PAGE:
right: gravel ghost, aka parachute plant
Atrichoseris platyphylla


below: desert chicory, aka plumeseed
Rafinesquia neomexicana

I figure if the various hard-to-tell-apart yellow flowers can be referred to as DYCs, then I can refer to the white ones as DWCs. Here are two of them from Death Valley.


The flowers of gravel ghost stand about 2 feet from the ground on naked stems; the only leaves are gray-green and form a basal rosette.


See how the flowers appear to be floating in mid-air?  You can barely make out the stems.  This is how the plant comes by its common names.

Young inflorescences are really pretty up close: the rays are tipped in purple.

In contrast, desert chicory has leaves on rather weak stems, so that the plant is often seen either somewhat flopped over or growing through another plant for support.



Gravel ghost is found in the deserts of California, Nevada, Utah, and Arizona. Desert chicory can be found in the same states and also New Mexico and Texas. Both plants are annuals.

Bad News, Good News

The first week of March there were news reports about a “superbloom” of wildflowers in Death Valley. Since I had an airline credit to use, it was an easy decision to fly out and spend a few days there, just me and the camera.

I arrived late on Monday, March 7 to find the show not as spectacular as the news articles suggested. On March 9, an update was posted at the Furnace Creek Visitor Center. The bad news: hot weather and a windstorm had damaged the flowers before my arrival. The good news: there were still plenty of flowers to see. And since I had never visited that part of the country, it was all new to me.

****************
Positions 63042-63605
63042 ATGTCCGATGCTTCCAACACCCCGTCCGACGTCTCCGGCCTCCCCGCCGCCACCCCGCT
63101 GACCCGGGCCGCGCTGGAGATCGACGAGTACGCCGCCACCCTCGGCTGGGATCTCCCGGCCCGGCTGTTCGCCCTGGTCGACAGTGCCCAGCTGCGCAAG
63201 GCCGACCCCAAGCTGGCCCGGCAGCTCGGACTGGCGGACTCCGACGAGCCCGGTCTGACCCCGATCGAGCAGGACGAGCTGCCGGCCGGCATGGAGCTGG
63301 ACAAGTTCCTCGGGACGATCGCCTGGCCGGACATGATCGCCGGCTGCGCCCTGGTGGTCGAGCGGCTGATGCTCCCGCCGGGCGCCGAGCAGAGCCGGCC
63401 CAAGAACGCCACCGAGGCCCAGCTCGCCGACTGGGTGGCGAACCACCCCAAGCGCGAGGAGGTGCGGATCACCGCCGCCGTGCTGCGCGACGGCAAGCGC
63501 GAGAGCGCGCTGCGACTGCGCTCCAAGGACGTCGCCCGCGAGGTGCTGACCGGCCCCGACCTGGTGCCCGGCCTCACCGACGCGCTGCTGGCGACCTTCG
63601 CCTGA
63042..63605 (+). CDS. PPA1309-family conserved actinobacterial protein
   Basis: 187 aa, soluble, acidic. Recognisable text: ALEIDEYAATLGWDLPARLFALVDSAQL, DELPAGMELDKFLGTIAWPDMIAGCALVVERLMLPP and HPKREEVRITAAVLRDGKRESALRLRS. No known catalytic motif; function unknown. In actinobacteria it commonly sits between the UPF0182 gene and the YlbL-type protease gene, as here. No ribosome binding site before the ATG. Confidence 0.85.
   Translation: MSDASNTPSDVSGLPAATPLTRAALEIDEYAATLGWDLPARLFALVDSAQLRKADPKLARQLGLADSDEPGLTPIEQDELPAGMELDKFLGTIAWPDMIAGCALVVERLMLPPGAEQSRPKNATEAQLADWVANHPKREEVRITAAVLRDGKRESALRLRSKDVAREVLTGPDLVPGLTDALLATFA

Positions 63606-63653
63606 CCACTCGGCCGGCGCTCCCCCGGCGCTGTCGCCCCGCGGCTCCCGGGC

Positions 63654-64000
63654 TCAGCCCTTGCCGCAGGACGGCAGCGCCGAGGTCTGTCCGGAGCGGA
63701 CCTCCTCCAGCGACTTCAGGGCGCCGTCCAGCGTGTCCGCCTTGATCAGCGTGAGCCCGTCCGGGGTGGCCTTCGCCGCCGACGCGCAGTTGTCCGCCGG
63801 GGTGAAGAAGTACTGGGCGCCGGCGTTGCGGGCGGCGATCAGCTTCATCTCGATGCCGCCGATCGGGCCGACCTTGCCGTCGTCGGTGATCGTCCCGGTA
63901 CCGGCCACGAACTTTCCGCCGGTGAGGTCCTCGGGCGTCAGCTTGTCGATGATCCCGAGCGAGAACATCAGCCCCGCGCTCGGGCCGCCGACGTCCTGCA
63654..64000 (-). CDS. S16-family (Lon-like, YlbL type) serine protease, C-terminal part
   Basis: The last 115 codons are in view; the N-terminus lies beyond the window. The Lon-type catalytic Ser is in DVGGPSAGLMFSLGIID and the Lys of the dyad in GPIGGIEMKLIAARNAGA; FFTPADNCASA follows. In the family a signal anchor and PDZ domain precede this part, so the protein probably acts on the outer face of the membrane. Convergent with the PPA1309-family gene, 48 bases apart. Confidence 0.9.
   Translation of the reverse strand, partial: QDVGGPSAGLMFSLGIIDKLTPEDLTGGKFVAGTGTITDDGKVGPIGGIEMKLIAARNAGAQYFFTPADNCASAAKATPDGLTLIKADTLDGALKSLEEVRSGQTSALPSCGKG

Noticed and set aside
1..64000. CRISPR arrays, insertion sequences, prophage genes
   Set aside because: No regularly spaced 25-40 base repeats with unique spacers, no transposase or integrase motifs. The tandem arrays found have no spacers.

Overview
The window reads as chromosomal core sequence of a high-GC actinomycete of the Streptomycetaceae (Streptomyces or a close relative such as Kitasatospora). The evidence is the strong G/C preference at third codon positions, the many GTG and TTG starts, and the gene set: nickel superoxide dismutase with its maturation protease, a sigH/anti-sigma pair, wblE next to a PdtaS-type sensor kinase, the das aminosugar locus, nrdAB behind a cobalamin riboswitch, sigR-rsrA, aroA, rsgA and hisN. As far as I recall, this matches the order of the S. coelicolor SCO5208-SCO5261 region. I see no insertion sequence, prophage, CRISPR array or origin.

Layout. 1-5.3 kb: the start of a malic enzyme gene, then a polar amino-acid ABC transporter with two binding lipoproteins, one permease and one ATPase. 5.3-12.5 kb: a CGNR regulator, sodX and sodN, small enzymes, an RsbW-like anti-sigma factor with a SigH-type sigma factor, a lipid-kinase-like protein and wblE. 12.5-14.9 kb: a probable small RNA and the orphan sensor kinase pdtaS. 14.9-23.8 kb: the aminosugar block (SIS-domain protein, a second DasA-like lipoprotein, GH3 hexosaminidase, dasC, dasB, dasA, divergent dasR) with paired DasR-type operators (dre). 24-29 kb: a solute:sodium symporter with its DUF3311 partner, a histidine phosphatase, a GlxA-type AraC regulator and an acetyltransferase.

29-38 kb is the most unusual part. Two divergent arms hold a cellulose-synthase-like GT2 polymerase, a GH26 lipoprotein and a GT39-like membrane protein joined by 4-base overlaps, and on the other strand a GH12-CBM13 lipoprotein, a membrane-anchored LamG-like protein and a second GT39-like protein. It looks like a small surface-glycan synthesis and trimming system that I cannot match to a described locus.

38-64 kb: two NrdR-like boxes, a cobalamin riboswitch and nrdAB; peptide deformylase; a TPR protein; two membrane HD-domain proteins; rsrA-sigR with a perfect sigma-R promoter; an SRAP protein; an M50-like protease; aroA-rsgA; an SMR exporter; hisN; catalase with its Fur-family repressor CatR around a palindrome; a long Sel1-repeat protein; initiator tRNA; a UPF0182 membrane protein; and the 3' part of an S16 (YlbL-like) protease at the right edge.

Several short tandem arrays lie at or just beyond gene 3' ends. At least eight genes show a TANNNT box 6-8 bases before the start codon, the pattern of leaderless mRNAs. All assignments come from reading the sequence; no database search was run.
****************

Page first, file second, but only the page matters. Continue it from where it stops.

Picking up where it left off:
I believe I found about 30 different species of plants flowering, but I’m only just starting to go through the photos to identify them.  It’s a good way to pass time while sitting in an airport lounge awaiting the flight home.

Here’s a teaser: flowers in the badlands area of the Black Mountains near Artist’s Palette.  This view is looking southwest toward the Panamint range, with snow-covered Telescope Peak in the distance.  The yellow blossoms are desert sunflowers, aka desert gold (Geraea canescens, Asteraceae).  Also visible are the white-flowering gravel ghost (Atrichoseris platyphylla, Asteraceae) and purple caltha-leaved phacelia (Phacelia calthifolia, Hydrophyllaceae).